Atlanta’s Train Museum – Great Place for Train Buffs

Sep 21, 2016 | 0 comments

train museum

 If your family is like ours then you must have a few train buffs.  In our case they’re pretty much all the males in the family.  From my husband to the grandsons, they are all train aficionados.  To be honest the females get pretty excited about train rides too.  That’s why a visit to a train museum was on our to do list on our recent visit to Atlanta.

The Southeastern Railway Museum located in suburban Atlanta in Duluth is Georgia’s Official Transportation History Museum.  It not only features trains it also houses old taxis and buses.  (All held interest to our men, young and old).

train museumWe had the pleasure of spending a couple of hours at this train museum this summer. Really a couple of hours is enough, it’s not very big, nor is it very busy.

We started our visit with a short (very short) train ride.  Now who doesn’t get excited about a train ride no matter how short?  My soon to be 3 grandson Jett loved it, but then he’s a big Thomas the Train fan (his room is all about trains, his last birthday party was all about Thomas and friends, and he has a wardrobe of crocheted Thomas hats.)


Notice the big smile on his face, and his Papa’s face, while riding the red caboose!  His cousin Dion, who just turned 14, pretended he wasn’t thrilled about the ride.  I think that’s what teenagers do, but he got into the swing of things soon enough.


train museum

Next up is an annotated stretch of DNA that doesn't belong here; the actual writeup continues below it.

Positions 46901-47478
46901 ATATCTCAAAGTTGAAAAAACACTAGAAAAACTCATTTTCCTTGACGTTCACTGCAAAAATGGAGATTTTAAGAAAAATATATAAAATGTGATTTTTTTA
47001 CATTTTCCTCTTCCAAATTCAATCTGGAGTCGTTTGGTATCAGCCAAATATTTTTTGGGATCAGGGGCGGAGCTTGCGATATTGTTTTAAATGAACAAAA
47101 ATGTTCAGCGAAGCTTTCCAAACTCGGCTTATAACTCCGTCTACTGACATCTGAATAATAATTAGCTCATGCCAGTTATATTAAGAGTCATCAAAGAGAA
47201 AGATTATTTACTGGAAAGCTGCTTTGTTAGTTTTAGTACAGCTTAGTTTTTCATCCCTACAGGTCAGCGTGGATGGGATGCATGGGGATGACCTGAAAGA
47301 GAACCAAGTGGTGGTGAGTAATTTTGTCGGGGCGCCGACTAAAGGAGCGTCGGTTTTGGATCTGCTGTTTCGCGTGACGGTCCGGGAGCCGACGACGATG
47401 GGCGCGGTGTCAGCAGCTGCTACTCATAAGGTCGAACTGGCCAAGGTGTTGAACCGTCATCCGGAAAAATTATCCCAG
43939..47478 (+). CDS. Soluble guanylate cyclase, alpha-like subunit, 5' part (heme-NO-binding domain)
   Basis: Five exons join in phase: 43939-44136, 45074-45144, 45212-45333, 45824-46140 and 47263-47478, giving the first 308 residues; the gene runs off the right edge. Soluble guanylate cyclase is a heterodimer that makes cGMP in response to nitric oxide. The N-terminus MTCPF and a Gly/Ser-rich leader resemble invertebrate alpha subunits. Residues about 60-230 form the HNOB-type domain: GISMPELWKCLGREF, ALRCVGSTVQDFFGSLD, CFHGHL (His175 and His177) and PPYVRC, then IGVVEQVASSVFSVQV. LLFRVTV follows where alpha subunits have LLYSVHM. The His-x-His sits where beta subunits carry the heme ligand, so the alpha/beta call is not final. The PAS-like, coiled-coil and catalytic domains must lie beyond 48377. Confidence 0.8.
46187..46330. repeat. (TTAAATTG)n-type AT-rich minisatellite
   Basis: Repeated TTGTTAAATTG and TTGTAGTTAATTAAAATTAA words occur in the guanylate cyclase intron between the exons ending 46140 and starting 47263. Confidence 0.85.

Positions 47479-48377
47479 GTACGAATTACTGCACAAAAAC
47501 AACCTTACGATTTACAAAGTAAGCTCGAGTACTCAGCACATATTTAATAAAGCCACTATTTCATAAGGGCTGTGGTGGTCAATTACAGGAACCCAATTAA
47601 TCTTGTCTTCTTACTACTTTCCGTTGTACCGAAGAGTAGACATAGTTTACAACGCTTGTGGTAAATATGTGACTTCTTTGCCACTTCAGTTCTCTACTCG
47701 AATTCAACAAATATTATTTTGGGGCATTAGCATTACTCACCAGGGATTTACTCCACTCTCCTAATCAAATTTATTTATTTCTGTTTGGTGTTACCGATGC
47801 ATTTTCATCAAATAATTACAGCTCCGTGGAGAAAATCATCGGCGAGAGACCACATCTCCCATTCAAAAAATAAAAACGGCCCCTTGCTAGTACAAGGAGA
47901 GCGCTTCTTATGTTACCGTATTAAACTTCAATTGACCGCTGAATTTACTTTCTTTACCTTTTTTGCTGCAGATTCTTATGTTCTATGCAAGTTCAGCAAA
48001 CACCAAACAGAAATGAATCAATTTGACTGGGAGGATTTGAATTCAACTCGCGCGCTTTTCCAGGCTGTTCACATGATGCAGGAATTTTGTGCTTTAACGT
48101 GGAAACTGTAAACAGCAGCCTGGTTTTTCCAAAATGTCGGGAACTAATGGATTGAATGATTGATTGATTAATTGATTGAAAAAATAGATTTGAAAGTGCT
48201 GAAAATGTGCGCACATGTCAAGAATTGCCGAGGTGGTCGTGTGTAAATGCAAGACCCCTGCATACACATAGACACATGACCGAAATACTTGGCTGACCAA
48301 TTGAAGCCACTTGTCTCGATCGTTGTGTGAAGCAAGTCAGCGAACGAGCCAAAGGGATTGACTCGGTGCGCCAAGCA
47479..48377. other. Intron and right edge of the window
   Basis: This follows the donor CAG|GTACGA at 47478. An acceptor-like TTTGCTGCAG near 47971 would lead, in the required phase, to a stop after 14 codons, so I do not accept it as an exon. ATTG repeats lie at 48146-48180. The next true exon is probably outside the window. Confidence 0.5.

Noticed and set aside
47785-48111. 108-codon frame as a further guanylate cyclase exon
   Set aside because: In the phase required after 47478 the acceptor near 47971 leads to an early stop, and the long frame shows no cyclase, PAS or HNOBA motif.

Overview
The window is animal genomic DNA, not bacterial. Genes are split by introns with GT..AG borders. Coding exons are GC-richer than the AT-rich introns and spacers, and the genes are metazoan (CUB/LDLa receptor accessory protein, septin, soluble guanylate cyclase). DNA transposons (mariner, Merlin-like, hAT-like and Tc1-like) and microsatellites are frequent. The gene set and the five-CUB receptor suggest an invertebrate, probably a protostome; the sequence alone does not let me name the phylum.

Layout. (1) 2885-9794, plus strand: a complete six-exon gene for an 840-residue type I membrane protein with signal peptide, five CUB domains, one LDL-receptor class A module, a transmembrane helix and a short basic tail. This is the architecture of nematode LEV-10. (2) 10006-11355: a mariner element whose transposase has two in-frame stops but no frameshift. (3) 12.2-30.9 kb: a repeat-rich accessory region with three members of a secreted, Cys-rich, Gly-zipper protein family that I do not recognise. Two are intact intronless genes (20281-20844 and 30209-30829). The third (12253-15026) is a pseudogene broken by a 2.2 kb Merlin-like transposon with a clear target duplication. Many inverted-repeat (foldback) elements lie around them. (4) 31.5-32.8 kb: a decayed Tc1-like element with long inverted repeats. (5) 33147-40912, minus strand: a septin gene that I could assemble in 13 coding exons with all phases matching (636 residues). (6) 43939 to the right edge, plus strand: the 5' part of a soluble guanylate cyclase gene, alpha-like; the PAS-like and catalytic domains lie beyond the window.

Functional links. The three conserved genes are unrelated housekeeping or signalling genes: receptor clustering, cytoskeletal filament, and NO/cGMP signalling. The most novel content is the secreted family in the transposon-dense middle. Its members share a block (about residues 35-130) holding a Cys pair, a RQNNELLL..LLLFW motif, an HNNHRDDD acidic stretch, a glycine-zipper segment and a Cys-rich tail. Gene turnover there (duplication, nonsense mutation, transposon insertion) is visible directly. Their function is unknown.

After the train ride we wandered the yard and checked out the trains on display.  You can hop on and explore any train that had a yellow step by it.  It really was quite interesting.  We all remarked how tiny the working/sleeping spaces were on the old locomotives.  Never knew the train engineer slept where he worked!


train museum

It was a hot day so after climbing all the trains that were outdoors, there were quite a few of them, we went into the covered lot that had even more trains.  It wasn’t much cooler, but at least it was shaded.

We found some “newer” passenger trains as well as army and postal trains under the roof.  This was also where you can see old metro buses and an old tractor.


So of course we had to check them all out.  [spacer height=”20px” id=”2″]





Now don’t think you’re done with the train museum after exploring the yard, there’s much more to see inside!  There are cool trains housed inside the huge warehouse type building.  The boys wandered thru the Pullman carriage and checked out the old taxis and antique fire trucks.

Dion really enjoyed this part of the train museum!  Notice his big smile as he looked out the window of the pullman car with Jett!

As we wondered around this huge building Jaime, my daughter and I, found refuge in the air conditioned section that housed small memorabilia.

For us this was the coolest, literally and figuratively, part of the train museum.

It housed a nice collection of uniforms, lanterns, and fine china.

It was amazing to see how the rich and famous traveled on those first class trains.

The dinner menu fascinated us. Really a steak dinner complete with beverage and dessert for $7.95!

We called everyone into this part of the train museum just so we could show them the menu and the china it was served on!  We all thought it was pretty cool.


Before we ended out visit we had to stop by the gift shop.  It’s located in that big warehouse and staffed by a very nice man who I’m guessing is a volunteer.  They had a great assortment of books, t-shirts, and toys, all catering to train buffs.

The younger boys, Jett and Devon, opted for a t-shirt and toy train each.  Dion was definitely too cool to wear t-shirt with a train printed on the front, but he did admit he had a good time.

Tickets to the train museum are $10 for adults and $7 for kids 2-12.  Train rides cost an extra $3 each.

Not a bad way to spend a few hours in Atlanta.

By the way we noticed they can host a birthday party, something my daughter Jenny, who lives in the area might be considering for Devon’s next birthday party.

For more information and directions on how to get there click here!

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